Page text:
Mahfuza Folad has been the Executive Director of Justice for All Organization since the organization’s founding in 2008 and has been tirelessly working with imprisoned women to assist them with their cases. Ms. Folad’s career spans several different organizations including the Afghanistan Human Rights Organization, Global Rights Kabul, and AWJA Kabul. Through these experiences, Ms. Folad has represented individuals in criminal and family cases, divorce, alimony, dowry, and custody cases. Through her time working as a defence lawyer, Ms. Folad has had time to truly understand the issues facing Afghan women.
Afghanistan ranks 181 out of 182 nations on the U.N. Human Development Index. For an Afghan national, obtaining legal representation for him/herself or for a family member accused of a crime – frequently without cause or proof – is a luxury they cannot afford, an idea they do not understand, a privilege for beyond their reach. After a complete collapse of the legal system during the rule of the Taliban, it is slowly recovering but there is a strong need to rebuild the legal infrastructure – including training judges and defence lawyers, expanding legal aid, and focusing on the application of the rule of law. Due to the fledgling nature of Afghanistan’s legal system, there remain many individuals in the margins, including the accused, the indigent, women, and children, all who lack access to justice.
There is a strong need for legal aid, as most of the accused have attempted to navigate the complex court system on their own, only to find that the country’s criminal courts don’t have the staff or capacity to provide them with legal aid. In addition, many judges continue to make rulings based on Afghanistan’s customary law, rather than the criminal or civil legal codes. Such customary law includes provisions that are particularly oppressive towards women and therefore imprisonment of women on such charges reflect patriarchal cultural attitudes in which women are seen as the property of men, especially fathers or husbands. While such cases are common throughout Afghanistan, there is a complete lack of representation for the accused, who often lack knowledge about their legal rights. The accused are frequently abandoned by their families due to shame – even when no crime has yet been proven. Lastly, although the concept of criminal defence is established in western nations, the culture of having a defence lawyer is still uncommon in Afghanistan and even though the access to a lawyer for the accused is mandated by the Afghanistan constitution, the reality is that this constitutional right has not been enforced.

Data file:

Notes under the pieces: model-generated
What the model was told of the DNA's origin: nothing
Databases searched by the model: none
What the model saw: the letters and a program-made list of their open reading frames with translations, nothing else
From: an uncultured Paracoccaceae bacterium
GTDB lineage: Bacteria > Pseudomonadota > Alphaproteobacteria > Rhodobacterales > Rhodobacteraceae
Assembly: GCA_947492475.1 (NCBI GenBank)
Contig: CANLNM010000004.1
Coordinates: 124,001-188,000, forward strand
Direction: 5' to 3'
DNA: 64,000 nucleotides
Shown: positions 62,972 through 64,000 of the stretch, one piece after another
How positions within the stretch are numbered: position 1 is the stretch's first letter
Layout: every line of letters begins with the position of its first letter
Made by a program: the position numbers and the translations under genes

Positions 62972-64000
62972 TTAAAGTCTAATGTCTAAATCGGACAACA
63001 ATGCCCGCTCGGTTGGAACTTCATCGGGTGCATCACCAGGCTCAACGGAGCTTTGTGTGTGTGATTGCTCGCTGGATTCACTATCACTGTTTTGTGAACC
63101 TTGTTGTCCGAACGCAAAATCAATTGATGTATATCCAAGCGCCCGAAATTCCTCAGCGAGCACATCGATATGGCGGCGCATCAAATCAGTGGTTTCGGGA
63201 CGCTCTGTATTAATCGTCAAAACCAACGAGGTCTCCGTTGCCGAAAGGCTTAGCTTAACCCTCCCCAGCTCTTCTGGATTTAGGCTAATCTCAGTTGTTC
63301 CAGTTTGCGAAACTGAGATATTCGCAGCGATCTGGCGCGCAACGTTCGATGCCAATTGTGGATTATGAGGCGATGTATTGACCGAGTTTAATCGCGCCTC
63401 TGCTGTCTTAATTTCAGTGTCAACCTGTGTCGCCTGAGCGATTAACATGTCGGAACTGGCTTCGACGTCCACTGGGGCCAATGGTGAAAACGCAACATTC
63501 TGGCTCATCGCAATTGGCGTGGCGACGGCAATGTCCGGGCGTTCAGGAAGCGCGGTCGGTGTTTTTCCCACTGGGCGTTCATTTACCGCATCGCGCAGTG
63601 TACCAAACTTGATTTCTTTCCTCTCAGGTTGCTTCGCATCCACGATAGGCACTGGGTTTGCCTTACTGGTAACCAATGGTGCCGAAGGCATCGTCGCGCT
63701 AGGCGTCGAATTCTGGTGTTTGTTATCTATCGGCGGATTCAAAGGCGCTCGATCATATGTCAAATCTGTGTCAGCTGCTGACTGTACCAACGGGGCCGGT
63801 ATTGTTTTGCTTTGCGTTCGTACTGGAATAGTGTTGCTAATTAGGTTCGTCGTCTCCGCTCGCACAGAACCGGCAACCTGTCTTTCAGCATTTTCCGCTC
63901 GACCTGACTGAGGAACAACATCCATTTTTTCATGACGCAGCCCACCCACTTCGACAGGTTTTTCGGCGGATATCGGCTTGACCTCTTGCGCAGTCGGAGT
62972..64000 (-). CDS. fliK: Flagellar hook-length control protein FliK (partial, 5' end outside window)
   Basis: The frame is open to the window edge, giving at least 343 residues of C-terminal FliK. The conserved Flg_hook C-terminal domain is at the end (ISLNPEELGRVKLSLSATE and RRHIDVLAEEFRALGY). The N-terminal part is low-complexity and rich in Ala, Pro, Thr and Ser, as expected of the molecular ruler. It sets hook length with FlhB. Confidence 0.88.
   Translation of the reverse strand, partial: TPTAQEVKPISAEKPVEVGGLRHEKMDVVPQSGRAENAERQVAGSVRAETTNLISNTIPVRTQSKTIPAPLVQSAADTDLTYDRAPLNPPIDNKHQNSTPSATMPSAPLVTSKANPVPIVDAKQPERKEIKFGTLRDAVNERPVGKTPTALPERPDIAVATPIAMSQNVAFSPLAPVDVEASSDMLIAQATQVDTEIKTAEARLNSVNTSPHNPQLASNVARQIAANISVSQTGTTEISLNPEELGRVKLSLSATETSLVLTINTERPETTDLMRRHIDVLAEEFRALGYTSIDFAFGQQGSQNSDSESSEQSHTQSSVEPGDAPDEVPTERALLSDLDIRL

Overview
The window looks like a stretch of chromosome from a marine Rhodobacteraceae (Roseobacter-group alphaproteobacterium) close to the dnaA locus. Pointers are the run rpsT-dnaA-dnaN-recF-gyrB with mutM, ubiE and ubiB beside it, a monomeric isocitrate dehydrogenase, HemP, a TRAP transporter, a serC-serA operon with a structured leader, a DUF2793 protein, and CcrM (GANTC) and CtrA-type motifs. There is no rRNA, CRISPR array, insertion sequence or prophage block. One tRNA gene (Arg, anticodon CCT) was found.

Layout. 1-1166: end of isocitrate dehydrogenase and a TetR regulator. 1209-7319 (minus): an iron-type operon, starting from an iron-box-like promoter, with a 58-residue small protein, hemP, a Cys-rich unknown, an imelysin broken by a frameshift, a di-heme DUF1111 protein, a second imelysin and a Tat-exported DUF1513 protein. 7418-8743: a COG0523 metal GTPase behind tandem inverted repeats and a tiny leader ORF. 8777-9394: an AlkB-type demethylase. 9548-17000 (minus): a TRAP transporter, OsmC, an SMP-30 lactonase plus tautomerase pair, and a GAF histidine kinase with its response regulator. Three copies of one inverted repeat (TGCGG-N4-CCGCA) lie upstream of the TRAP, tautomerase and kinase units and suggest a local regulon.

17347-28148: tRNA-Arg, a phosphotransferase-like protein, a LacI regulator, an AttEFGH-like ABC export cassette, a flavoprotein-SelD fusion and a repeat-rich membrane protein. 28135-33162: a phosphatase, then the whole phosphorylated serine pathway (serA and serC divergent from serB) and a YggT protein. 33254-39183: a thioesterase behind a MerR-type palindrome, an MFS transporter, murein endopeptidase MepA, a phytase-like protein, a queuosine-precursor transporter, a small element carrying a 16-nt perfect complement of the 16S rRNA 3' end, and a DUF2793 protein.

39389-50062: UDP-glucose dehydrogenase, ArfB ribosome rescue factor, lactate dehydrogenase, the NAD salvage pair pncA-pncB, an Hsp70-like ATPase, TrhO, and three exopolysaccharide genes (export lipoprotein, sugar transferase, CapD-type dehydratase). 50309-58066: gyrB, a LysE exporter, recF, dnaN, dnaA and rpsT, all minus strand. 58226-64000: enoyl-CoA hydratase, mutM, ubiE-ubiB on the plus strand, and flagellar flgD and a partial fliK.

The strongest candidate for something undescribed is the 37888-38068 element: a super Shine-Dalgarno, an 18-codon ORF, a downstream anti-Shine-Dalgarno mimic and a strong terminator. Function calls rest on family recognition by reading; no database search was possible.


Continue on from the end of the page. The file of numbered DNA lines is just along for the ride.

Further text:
The deteriorated state of the Afghan legal system has left many individuals – including many women and children – without access to legal counsel and support even though the Afghan constitution guarantees the criminally accused legal representation. Women are often imprisoned wrongly on false charges, many of them stemming from customary law which tend to oppress women and criminalize behavior that is not illegal under either Afghan penal law or Sharia law. In addition to lack of representation for the accused, many female prisoners also lack any knowledge about their rights and responsibilities under the criminal justice system. Furthermore, female prisoners are often stigmatized culturally and lack the resources to speak up for their rights or approach the justice system or legal professionals for assistance. Lacking education and resources, these women are often systematically denied their rights and suffer in prison as a result.
Ms. Folad will use her JusticeMakers grant to provide direct legal representation to accused women to fill the critical gap in the rule of law and access to justice in Afghanistan. Through this she hopes to expand access to justice for indigent and accused women. She also hopes to expand the knowledge of female prisoners with regards to their rights and responsibilities under the Afghan criminal justice system by providing 12 days of criminal justice trainings for accused women and creating and publishing 1000 “Know your Rights” brochures which will be distributed to the accused, their family and friends, and other actors in the Afghan criminal justice system. Through these efforts, she hopes to expand access to lawyers for women who are accused of crimes, to institutionalize a culture of criminal defence that is currently absent in most of Afghanistan, and to ensure that the accused and other individuals in Kabul know their rights in case they are accused of a crime.